4. Most performance management systems focused on the past instead of providing a direction for the future.

The future of performance management

Many companies moving away from traditional performance management have expressed a need to get rid of forced rankings (aka “rank and yank”) and to provide feedback in real-time. The Global Assessment Trends Report by The Corporate Executive Board Company (CEB) shows that only 6% of Fortune 500 companies have done away with rankings — once considered as a best practice for human resource management, and are therefore “equipped to shift from survival to growth mode.” According to the report, “firms today are purportedly focusing on internal employee initiatives to engage, retain, and develop top talent to propel organizational growth, but lack mature and formal processes for core HR areas such as succession planning, leadership development, and workforce planning, thereby compromising performance and productivity in 94 percent of companies globally.” In short, “for some companies, (September 08, 2015)’s talent practices are jeopardizing tomorrow’s growth opportunities” and “rapid intervention is needed to strengthen the rigor of current talent practices if HR is to help build the foundations for corporate growth through talent development and acquisition.”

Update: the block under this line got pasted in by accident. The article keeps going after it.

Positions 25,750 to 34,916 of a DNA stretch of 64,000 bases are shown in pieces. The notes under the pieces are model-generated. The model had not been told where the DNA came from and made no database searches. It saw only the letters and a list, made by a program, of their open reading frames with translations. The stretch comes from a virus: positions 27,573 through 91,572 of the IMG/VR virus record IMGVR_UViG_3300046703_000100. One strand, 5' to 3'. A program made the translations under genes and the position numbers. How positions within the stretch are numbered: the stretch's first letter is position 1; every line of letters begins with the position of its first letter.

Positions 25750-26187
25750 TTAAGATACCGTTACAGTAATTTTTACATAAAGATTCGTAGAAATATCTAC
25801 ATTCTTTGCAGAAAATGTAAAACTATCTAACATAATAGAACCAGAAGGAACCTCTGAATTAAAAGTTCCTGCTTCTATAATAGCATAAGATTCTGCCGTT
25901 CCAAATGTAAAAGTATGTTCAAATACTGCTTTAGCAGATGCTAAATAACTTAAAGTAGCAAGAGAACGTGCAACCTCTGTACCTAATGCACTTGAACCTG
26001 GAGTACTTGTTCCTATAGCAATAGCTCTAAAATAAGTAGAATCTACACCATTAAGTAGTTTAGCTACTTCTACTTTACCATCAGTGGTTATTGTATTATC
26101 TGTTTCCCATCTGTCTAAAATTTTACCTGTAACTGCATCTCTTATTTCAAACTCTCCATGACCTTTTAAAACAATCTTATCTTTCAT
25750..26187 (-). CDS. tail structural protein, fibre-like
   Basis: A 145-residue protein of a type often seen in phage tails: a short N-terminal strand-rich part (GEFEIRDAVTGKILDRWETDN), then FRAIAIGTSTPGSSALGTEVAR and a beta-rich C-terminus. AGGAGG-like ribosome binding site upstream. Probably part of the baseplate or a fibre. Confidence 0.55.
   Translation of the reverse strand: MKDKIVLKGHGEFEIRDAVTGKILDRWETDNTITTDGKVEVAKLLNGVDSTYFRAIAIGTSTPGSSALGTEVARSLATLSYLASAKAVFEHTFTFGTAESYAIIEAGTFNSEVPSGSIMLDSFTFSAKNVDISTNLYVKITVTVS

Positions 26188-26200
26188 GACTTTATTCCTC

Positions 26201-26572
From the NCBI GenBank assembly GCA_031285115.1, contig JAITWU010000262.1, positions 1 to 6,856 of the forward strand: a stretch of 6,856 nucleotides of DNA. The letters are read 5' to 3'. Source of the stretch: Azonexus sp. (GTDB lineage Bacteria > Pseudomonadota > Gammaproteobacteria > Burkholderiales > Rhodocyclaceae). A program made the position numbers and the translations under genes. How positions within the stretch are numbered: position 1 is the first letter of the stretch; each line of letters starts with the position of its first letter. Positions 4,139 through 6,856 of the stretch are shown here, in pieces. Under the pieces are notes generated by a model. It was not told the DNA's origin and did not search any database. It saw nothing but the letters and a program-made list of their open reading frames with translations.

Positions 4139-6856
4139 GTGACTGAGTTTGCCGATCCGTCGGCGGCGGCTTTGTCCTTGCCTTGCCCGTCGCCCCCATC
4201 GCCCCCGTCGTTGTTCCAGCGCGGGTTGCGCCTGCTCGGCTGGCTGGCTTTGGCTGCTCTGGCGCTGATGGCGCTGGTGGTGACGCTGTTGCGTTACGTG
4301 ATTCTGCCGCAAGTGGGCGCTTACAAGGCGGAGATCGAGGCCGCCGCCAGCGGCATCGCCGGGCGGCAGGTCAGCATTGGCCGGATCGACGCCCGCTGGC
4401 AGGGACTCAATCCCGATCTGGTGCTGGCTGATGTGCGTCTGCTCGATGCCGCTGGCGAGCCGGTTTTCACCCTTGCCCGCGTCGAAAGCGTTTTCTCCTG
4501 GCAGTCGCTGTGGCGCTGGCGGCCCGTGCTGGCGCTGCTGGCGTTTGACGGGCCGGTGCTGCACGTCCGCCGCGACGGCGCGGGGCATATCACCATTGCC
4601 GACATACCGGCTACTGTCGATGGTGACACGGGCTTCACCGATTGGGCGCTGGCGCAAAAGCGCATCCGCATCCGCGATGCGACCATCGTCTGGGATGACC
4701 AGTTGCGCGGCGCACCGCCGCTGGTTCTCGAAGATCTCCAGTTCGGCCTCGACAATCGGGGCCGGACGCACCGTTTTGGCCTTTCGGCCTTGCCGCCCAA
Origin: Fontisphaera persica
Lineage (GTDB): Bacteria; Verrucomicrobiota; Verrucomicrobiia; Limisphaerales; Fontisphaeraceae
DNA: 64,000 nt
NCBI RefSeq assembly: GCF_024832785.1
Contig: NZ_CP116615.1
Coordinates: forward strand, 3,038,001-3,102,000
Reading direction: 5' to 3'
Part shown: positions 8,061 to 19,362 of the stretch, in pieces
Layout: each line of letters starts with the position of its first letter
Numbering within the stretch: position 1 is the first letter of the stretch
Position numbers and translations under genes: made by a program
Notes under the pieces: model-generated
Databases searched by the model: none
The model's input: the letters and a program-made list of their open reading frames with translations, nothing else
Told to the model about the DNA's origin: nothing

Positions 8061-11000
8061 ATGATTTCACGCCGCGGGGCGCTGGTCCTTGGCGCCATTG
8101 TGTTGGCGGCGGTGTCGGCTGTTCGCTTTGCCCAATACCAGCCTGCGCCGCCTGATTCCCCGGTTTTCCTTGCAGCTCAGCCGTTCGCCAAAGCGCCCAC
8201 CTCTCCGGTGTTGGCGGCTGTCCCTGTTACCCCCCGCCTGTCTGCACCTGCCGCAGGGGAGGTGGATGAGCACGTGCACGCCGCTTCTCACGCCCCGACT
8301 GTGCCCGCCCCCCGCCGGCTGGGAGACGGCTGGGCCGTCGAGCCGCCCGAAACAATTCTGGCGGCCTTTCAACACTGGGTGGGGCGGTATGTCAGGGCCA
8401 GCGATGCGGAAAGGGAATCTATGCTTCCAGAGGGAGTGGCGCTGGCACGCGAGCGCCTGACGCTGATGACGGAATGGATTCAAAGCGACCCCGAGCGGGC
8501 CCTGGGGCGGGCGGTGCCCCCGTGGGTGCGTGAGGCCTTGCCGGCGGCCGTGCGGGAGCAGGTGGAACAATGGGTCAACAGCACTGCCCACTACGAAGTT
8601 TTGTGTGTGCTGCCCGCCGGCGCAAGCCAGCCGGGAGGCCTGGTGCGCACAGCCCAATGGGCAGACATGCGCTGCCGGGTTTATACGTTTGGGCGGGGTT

The following 6 ingredients are essential for the future:



  1. Well-timed feedback: 

Feedback needs to be timely enough to let employees have another go at what they are doing, instead of looking back and regretting the past. Gamification guru Mario Herger once said the beauty of gamification is that one can fail, get up and do it again. Just as in a real game where you lose lives repeatedly until you discover a certain level, timely and  valuable feedback lets an employee correct their actions. Gamification gives one that instant feedback on how you are progressing based on your actions in enterprise applications.



  1. Objective, transparent and fair

It is imperative that performance management be perceived by employees as objective, transparent and fair. Taking the example of gamification,  a system should rate everyone equally and by the same parameters to avoid the pitfalls of causing anguish and dis-engagement that goes hand-in-hand with a sense of injustice.